BOSTON (CBS) — The New England Patriots officially own the AFC. But it took them a little extra time to earn that crown.
With an overtime win Sunday in Kansas City, the Patriots punched their ticket to Super Bowl LIII. It will be the Patriots’ fourth Super Bowl appearance in the last five years, and it will be the Patriots’ ninth Super Bowl appearance since 2001.
The Patriots called heads on the overtime coin toss and won, electing to receive. Tom Brady then connected with Julian Edelman on two consecutive third-and-10’s before hitting Rob Gronkowski for 15 yards on another third-and-10. Rex Burkhead then burst for a 10-yard run, getting the Patriots to the Chiefs’ 5-yard line.
The Patriots then gave Burkhead two straight carries, and he crossed the goal line, sending the Patriots to the Super Bowl.
Brady completed 30 of 46 passes for for 348 yards, one touchdown and two interceptions — one of which was thrown from the Chiefs’ 1-yard line, one of which was tipped off the hands of Edelman.
Sony Michel ran for 119 yards and two touchdowns on 29 carries. Burkhead ran for 41 yards and two touchdowns, including the game winner in overtime.
Patrick Mahomes did throw three touchdowns, but he completed just 16 of his 31 passes for 295 yards.
Harrison Butker got the Chiefs to overtime, hitting a 39-yard game-tying field goal with 11 seconds left in the fourth quarter, tying the game at 31-all.
Trailing by four points with less than two minutes left in the game, Brady led the Patriots on a six-play, 65-yard drive, capped off with a Rex Burkhead touchdown run from the 4-yard line. The Patriots got down there thanks to a 25-yard connection from Brady to Rob Gronkowski. That was a drive that would have been ended by a tipped pass that was intercepted, but Dee Ford was penalized for lining up in the neutral zone, thus negating the pick.
The Patriots got off to an excellent start in Sunday’s AFC title game, with Sony Michel and Tom Brady engineering an 80-yard scoring drive that chewed up more than eight minutes off the clock.
Michel scored the go-ahead touchdown for the Patriots with 3:32 left, breaking a 10-yard run on a fourth-and-inches to give the Patriots a 24-21 lead.
But the Chiefs answered right back, marching up the field (and getting assistance from a defensive holding penalty, a pass interference penalty and a roughing the passer penalty) and scoring a touchdown to take a 28-24 lead.
Brady was later picked off in the end zone on a pass from the 1-yard line, but the Patriots were able to double their lead to 14-0 before halftime when Brady hit Phillip Dorsett for a 29-yard touchdown.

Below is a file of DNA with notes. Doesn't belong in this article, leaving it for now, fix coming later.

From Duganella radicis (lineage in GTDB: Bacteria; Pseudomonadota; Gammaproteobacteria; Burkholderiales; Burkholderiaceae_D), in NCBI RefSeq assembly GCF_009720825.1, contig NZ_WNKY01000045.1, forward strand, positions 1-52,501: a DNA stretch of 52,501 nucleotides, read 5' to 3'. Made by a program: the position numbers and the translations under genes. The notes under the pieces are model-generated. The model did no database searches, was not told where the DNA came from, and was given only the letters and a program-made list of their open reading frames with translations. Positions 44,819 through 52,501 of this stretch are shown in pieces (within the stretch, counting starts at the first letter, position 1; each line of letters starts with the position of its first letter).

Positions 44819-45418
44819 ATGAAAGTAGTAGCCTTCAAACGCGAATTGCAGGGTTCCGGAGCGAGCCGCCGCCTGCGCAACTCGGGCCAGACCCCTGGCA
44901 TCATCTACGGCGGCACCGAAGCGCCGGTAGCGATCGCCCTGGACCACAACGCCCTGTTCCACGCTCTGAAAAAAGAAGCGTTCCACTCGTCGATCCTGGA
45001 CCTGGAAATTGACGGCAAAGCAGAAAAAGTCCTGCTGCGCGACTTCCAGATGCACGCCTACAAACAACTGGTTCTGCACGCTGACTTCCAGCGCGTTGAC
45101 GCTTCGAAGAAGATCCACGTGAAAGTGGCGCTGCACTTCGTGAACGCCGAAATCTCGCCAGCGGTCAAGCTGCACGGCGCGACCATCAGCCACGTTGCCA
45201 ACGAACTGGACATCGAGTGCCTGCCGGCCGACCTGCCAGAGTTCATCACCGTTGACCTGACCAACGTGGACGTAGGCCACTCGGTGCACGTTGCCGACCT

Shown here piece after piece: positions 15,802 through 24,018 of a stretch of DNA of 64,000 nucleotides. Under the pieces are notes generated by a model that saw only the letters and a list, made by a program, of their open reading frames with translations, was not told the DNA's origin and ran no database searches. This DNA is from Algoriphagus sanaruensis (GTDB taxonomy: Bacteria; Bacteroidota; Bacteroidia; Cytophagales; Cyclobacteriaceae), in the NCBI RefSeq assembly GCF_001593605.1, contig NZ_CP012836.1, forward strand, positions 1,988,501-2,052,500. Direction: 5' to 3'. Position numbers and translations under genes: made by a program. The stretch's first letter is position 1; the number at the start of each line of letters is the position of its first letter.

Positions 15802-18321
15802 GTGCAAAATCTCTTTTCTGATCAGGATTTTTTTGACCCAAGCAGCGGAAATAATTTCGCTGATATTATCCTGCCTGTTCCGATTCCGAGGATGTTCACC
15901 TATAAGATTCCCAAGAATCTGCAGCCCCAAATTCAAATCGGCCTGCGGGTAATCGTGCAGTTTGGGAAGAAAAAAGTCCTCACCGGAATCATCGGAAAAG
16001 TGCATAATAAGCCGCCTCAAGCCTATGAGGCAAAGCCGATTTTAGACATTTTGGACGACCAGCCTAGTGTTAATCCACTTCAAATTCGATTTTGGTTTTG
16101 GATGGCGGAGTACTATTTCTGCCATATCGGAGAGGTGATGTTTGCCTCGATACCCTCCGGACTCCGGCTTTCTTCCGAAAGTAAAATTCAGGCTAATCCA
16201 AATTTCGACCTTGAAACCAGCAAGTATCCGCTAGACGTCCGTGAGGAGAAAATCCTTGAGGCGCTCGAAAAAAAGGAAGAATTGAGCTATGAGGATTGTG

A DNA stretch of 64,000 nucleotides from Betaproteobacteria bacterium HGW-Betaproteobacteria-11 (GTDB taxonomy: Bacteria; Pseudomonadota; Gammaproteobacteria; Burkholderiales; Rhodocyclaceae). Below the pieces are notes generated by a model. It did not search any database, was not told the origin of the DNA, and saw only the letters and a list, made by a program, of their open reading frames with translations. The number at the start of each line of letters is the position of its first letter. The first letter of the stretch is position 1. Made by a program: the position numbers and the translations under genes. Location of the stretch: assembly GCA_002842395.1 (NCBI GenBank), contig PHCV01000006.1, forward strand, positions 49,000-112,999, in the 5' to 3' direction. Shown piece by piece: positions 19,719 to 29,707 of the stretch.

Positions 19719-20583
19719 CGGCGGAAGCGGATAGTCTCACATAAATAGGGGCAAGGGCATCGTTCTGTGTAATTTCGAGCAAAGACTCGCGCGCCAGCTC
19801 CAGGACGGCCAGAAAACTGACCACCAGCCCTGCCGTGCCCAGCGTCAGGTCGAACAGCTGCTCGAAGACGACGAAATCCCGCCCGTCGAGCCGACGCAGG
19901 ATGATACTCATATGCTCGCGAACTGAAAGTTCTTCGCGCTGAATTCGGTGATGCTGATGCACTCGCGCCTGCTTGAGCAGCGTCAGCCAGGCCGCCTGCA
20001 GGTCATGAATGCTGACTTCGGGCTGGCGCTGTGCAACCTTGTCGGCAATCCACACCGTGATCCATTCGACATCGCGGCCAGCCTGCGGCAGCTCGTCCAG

The Chiefs cut that lead in half on the opening drive of the third quarter, with Sammy Watkins getting behind All-Pro cornerback Stephon Gilmore for a 54-yard pickup on a third-and-2. Patrick Mahomes hit Travis Kelce for a 12-yard touchdown on the following snap.
After Stephen Gostkowski stretched New England’s lead to 17-7, the Chiefs drove down the field for a touchdown — a drive aided by a pass interference penalty called on J.C. Jackson in the end zone. Mahomes threw a touchdown to Damien Williams on the first play after the penalty, which was drawn by Kelce.
Holding on to a 17-14 lead, the Patriots went for it on a fourth-and-1 at the Kansas City 25-yard line inside the 10-minute mark of the fourth quarter, but Rex Burkhead was stuffed at the line for no gain. The Patriots then forced a three-and-out, but Edelman was ruled to have muffed a bouncing punt, giving Kansas City possession at the New England 26-yard line. After a lengthy replay review, though, the call was overturned and the Patriots retained possession.
That ruling looked to be controversial, but it proved inconsequential moments later, when Edelman dropped a pass off is fingertips, allowing Daniel Sorensen to pick off the Brady pass.
The Chiefs turned that possession quickly into a touchdown, with Williams catching a pass out of the backfield and running untouched for a 23-yard score to give the Chiefs their first lead of the game, at 21-17.
The Patriots now will be heading to Atlanta, where they’ll face the Los Angeles Rams in the Super Bowl. It will be the 11th Super Bowl appearance in Patriots franchise history, most in the NFL. No other franchise has more than eight Super Bowl appearances.